UPDATE: Severe Geomagnetic Storm Still On Track For This Weekend

WOAY-TV (Oak Hill, WV): The NOAA Space Weather Prediction Center confirms a severe geomagnetic storm is still on track to impact Earth later today into the weekend.


Chief Meteorologist Chad Merrill got a chance to join and interact with the staff at the Space Weather Prediction Center for the latest:

Additional information concerning how the likely Aurora Borealis will impact visibility of the International Space Station, which will be visible in the sky around 4:20 a.m. on Saturday across southern West Virginia. Included in this video is information on the link between severe geomagnetic storms and the sunspot cycle discussed in today’s press conference with the Space Weather Prediction Center:


Chief Meteorologist Chad Merrill has the latest:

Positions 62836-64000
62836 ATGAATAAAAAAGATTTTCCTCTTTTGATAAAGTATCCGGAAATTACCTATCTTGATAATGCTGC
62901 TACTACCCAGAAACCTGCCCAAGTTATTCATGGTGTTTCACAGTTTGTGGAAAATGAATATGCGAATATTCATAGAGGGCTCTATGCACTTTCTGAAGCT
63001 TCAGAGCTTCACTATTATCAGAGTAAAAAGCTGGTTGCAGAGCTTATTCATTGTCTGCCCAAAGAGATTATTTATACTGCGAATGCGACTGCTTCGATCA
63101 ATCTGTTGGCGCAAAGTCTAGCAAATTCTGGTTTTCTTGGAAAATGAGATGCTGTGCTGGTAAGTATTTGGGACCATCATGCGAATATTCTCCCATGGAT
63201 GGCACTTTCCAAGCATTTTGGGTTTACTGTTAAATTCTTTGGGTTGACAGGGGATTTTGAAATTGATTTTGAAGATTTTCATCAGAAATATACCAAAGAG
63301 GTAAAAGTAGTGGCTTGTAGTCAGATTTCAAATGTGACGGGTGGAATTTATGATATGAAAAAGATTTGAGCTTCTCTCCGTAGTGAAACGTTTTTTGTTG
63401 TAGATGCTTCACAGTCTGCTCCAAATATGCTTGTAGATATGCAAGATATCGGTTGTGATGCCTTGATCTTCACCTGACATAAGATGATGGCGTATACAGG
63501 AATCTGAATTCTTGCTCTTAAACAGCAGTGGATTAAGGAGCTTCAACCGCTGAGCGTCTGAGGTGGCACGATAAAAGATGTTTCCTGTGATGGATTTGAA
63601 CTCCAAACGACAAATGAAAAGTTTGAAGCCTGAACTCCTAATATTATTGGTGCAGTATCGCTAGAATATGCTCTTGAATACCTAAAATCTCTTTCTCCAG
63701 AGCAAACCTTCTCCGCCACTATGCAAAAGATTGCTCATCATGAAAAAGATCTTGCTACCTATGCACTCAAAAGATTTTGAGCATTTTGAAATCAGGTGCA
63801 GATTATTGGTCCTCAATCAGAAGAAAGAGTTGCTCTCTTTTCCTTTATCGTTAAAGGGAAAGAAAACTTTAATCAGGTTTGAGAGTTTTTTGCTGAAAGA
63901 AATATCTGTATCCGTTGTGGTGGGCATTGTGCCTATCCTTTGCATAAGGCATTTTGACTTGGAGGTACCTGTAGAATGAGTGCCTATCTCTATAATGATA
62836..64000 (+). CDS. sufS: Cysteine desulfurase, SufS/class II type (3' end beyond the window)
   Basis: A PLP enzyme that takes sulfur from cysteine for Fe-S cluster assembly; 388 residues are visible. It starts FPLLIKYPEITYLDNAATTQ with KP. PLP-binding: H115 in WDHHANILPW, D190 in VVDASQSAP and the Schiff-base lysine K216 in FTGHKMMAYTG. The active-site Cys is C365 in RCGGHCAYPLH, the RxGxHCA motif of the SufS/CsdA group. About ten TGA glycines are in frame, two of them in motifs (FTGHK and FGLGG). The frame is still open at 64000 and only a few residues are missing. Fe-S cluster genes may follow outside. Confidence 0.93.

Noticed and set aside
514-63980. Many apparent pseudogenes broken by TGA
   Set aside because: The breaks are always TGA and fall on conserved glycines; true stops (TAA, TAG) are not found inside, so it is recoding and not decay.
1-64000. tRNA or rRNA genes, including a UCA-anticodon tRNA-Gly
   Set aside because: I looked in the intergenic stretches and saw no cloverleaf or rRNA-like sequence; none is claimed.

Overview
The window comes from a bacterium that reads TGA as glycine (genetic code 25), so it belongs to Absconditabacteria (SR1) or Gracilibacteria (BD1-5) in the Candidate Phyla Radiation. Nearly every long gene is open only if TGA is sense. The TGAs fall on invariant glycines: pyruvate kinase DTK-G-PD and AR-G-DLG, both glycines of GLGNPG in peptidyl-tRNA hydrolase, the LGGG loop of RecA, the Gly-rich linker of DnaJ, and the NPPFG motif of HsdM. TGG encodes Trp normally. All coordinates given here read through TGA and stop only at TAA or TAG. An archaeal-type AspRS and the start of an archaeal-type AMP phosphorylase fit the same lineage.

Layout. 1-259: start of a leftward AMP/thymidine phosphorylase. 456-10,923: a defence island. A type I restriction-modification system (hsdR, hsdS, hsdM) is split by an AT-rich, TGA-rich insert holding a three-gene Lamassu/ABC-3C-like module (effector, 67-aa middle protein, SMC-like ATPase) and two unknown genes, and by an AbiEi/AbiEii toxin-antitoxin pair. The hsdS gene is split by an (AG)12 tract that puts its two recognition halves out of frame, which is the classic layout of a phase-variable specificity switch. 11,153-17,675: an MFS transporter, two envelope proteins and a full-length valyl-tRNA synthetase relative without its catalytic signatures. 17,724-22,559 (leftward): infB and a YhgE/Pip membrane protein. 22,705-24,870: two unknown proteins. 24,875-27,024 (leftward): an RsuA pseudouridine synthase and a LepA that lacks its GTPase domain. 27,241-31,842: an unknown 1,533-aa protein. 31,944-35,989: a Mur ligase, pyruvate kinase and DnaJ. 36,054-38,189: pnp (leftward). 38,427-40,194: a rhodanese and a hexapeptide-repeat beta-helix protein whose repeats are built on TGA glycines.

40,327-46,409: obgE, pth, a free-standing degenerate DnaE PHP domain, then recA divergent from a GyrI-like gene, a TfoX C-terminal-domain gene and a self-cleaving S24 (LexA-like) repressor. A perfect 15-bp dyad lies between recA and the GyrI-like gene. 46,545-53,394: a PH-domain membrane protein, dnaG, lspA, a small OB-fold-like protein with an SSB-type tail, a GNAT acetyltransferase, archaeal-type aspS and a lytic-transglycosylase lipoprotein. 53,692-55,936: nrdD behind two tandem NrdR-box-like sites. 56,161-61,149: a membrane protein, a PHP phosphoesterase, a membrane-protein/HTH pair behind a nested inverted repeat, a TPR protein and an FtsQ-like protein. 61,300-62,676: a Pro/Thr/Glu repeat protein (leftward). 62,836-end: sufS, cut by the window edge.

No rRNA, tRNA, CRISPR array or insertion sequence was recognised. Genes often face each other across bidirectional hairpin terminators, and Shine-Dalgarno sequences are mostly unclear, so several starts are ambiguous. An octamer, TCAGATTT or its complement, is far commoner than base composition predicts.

At least five Earth directed coronal mass ejections were observed. The result could be interrupted satellite signals and GPS on Friday through the weekend.

The Geomagnetic Storm will also increase the KP index, a very good measure of how far south you can see the Aurora Borealis. The last time we had a G4 Storm, which is ranked as a severe solar storm, was March 23rd, 2024, and the KP index reached 7. When the KP index hits 7, you can see the Aurora Borealis or northern lights, as far south as the Upper Midwest and Ohio Valley.

The last time we had a G5, which is an extreme storm, was October of 2003. Power outages were reported in Sweden and power transformers were damaged in South Africa during this extreme storm. Additionally, the KP index hit 8-9, which allows the northern lights to be visible into southern West Virginia. Over the weekend, the sky will clear each night and the northern lights will be visible.


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